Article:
Kimani Gray: Another NYPD Usual Suspect?

Amid conflicting reports, some wonder if the teen is the latest innocent black male to be killed by cops.

Photo of Kimani Gray and his younger sister is illuminated by candles at memorial, March 13, 2013. (Allison Joyce/Getty Images)

The NYPD aren’t the lone culprits. Kendrec McDade, a 19-year-old college student, was gunned down by police officers in Pasedena, Calif., last year after a falsified 911 call was placed. Officers suspected McDade of an armed robbery and shot him seven times, precipitating his death. McDade, in fact, had no weapon and was simply walking down the street before hearing police sirens. No one was charged in his death.

Ta-Nehisi Coates confronts this issue of racial profiling in a recent New York Times op-ed, explaining: “The promise of America is that those who play by the rules, who observe the norms of the ‘middle class,’ will be treated as such. But this injunction is only half-enforced when it comes to black people, in large part because we were never meant to be part of the American story.”

Coates uses the recent stop-and-frisk of Oscar-winning actor Forest Whitaker at an Upper West Side deli as a prime example that black males are confronted with unreasonable prejudice regardless of their station in life. The arrest of Harvard professor (and editor-in-chief of The Root) Henry Louis Gates Jr. and violent death of 17-year-old Trayvon Martin are further examples of innocent African-American males targeted for the color of their skin alone. And as Coates argues, the problem is more than skin-deep.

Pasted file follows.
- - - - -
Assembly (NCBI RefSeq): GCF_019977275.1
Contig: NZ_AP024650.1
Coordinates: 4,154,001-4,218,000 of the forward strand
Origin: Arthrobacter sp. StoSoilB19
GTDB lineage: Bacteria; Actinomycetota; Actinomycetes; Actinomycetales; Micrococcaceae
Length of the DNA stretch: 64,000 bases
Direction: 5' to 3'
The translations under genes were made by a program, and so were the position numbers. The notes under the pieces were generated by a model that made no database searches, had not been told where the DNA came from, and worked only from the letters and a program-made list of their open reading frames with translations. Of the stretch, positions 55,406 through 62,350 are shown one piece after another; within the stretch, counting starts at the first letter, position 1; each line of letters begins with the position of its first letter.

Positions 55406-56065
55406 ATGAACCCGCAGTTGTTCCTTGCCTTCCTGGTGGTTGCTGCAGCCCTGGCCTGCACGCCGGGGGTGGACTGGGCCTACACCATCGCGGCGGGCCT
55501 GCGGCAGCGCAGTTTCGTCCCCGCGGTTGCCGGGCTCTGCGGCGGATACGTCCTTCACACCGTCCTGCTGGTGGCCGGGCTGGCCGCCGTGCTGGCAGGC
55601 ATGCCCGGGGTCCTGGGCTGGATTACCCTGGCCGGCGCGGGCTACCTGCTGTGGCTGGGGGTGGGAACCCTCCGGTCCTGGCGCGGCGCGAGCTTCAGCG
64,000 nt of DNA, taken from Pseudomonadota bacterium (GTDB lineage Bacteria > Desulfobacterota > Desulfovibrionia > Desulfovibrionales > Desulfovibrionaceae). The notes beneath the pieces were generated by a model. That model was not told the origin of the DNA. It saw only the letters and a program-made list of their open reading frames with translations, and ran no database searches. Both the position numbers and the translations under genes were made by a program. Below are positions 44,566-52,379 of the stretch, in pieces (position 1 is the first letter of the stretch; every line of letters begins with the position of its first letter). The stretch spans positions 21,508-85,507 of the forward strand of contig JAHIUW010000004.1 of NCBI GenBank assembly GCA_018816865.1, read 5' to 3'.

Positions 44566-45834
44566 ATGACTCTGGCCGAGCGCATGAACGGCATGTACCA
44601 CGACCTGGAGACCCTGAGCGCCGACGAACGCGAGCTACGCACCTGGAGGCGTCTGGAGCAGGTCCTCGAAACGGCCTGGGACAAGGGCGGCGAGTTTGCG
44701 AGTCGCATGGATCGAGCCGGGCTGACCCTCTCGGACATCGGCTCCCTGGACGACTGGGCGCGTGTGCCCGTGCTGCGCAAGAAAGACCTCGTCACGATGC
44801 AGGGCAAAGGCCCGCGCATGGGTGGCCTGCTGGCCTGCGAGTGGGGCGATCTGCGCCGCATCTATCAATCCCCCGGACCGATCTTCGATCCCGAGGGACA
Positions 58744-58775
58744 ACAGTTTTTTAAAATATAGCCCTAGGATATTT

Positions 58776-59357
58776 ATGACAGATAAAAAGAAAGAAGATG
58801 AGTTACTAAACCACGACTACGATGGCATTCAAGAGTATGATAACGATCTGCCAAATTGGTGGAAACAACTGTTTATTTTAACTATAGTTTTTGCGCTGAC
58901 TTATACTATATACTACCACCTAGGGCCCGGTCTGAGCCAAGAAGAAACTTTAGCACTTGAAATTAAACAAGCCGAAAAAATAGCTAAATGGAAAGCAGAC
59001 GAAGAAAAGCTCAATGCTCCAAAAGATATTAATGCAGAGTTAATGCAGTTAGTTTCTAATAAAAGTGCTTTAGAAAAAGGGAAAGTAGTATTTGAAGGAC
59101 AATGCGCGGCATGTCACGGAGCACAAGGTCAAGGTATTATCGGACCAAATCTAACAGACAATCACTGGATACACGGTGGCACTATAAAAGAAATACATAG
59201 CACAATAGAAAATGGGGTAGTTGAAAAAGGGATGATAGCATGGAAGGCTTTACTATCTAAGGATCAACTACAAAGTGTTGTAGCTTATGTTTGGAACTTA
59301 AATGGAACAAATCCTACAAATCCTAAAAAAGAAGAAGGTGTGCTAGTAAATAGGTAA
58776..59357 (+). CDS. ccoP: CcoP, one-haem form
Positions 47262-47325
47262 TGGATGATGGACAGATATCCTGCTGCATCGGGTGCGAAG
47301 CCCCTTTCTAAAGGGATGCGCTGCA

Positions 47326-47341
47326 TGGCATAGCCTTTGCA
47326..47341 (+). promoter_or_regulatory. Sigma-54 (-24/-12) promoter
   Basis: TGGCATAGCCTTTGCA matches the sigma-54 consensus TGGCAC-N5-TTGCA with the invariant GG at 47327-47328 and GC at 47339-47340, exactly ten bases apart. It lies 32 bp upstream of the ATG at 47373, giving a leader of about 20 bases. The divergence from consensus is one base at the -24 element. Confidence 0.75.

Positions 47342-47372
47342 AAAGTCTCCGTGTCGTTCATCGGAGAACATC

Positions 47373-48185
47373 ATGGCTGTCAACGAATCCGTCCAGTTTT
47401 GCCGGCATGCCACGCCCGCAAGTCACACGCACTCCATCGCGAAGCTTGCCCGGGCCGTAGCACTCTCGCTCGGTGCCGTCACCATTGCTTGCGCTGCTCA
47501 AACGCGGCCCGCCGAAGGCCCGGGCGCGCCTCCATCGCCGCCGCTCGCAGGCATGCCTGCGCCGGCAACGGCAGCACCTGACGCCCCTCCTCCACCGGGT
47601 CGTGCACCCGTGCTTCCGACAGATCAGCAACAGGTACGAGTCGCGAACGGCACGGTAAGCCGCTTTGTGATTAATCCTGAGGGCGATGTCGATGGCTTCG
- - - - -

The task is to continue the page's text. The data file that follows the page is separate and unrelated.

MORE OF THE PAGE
Kimani Gray’s death is worrisome mostly because of the NYPD’s dark history on matters of racial violence — leaving members of the community to wonder about the veracity of the department’s version of events and to question if a gun was planted on the teenager to justify the shooting. Brooklyn residents, many of whom seek an end to the all-too-common violence experienced by black and brown people at the hands of New York’s law-enforcement officers, have found a new martyr to give voice to an old cause and have taken to the streets to protest.

City Councilman Jumaane Williams addressed the deep-seated resentment at the heart of the demonstrations in a statement: “This action, which some are calling an uprising, was not about the details of one shooting; it spoke to the overwhelming frustration that people are living through day after day.”

Edward Wyckoff Williams is a contributing editor at The Root. He is a columnist and political analyst, appearing on Al-Jazeera, MSNBC, ABC, CBS Washington and national syndicated radio. Follow him on Twitter and on Facebook.